The last time the world has heard from Satoshi Nakamoto himself was earlier that year, when he posted on the account to claim he wasn’t Dorian Nakamoto, a man various mainstream news outlets claimed was behind the pseudonym. Earlier, Satoshi Nakamoto was active on the Bitcointalk forum, but mysteriously disappeared in late 2010.

Cryptoglobe has reached out to Tamanaha. This piece will be updated once we hear back.

Chinese Yuan 'Inversely Correlated' with Bitcoin, Amidst US-China Trade Wars

Since January 2018, China and the US have been involved in an intense trade war in which both countries have significantly increased tariffs on imported goods and services.

Due partly to the rising tension between the two countries, the Chinese yuan (CNY) has been losing value against the USD. During the same time period, the price of bitcoin (BTC) and other major cryptoassets has been surging.

As noted by the South China Morning Post (SCMP), the value of BTC, the world’s most dominant cryptocurrency, increased by 26.5% to $7,878 during the time period from May 5 to May 17. Notably, US President Donald Trump had announced on May 5 that he would further increase tariffs on goods imported from mainland China.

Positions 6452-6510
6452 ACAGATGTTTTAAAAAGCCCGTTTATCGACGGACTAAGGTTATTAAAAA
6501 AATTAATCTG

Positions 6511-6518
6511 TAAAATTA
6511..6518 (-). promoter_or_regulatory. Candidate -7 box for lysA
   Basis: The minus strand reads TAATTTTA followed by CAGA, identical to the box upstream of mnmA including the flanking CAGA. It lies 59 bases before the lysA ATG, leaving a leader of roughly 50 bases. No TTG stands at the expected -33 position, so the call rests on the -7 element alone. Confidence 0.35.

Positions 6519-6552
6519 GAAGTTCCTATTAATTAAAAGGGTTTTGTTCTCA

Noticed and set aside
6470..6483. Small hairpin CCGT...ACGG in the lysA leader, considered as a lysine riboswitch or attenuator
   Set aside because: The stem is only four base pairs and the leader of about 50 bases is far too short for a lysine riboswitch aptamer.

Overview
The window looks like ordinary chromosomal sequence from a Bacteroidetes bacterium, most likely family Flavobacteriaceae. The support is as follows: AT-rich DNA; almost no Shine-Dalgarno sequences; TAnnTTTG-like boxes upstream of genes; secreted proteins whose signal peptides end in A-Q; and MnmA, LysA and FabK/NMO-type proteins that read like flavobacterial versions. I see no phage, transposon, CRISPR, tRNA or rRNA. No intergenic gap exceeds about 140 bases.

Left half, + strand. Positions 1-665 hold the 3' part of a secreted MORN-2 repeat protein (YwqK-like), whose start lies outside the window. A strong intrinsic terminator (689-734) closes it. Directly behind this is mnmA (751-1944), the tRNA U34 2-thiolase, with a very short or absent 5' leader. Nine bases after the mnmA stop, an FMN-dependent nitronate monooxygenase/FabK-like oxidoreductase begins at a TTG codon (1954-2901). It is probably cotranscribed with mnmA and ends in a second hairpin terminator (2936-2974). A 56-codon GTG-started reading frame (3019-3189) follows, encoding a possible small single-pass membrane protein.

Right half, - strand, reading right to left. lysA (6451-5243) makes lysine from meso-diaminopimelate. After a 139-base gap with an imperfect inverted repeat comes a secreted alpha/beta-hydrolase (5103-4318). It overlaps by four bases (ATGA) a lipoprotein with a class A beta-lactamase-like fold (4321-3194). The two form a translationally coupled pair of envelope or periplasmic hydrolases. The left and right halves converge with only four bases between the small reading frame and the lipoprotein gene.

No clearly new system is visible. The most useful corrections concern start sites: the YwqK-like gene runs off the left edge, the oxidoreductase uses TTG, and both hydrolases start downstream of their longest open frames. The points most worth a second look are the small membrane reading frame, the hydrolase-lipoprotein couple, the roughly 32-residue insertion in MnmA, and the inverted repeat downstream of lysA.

Chinese Yuan Weakens as Nation’s Government Responds to Increased Tariffs

The SCMP pointed out that the yuan dropped to its lowest level since the past six months after the Chinese government responded to Trump administration’s decision to impose higher tariffs on China.

Commenting on the price fluctuations of both the yuan and bitcoin, Garrick Hileman, a Macroeconomics Researcher at London School of Economics (LSE) and Head of Research at Blockchain.com, remarked:

We are observing a strong inverse correlation between the [Renminbi] RMB’s value and bitcoin, meaning that recent RMB declines over trade tensions have been closely matched by increases in the value of bitcoin.

“Correlation Does Not Necessarily Equal Causation”

Hileman also mentioned that we “cannot be 100% certain” that the bitcoin price has been increasing due to heightened concerns regarding trade tensions and the corresponding decline in the value of the yuan. The blockchain researcher stated:

Trade tensions and declines in the RMB’s exchange rate as correlation does not necessarily equal causation.

Hileman, who earned his Phd from LSE, revealed:

This is not the first time we’ve seen significant increases in the value of bitcoin taking place alongside yuan concerns.

He added that there’s “growing recognition of bitcoin as ‘digital gold’ and it being used as a hedge against various macroeconomic risks.”

“This Year, the Narrative Is Bitcoin, Bitcoin, Bitcoin”

According to the SCMP, bitcoin’s price may have surged recently due to the generally positive remarks made about it at the Consensus 2019 conference.

Meltem Demirors, the Chief Strategy Officer at CoinShares, a crypto treasury management firm, has also confirmed recently that the narrative this year has been mostly about Bitcoin. Demirors revealed that both institutions and retail investors are “feeling good” and are “more confident” about the long-term potential of Bitcoin and the evolving ecosystem that supports it.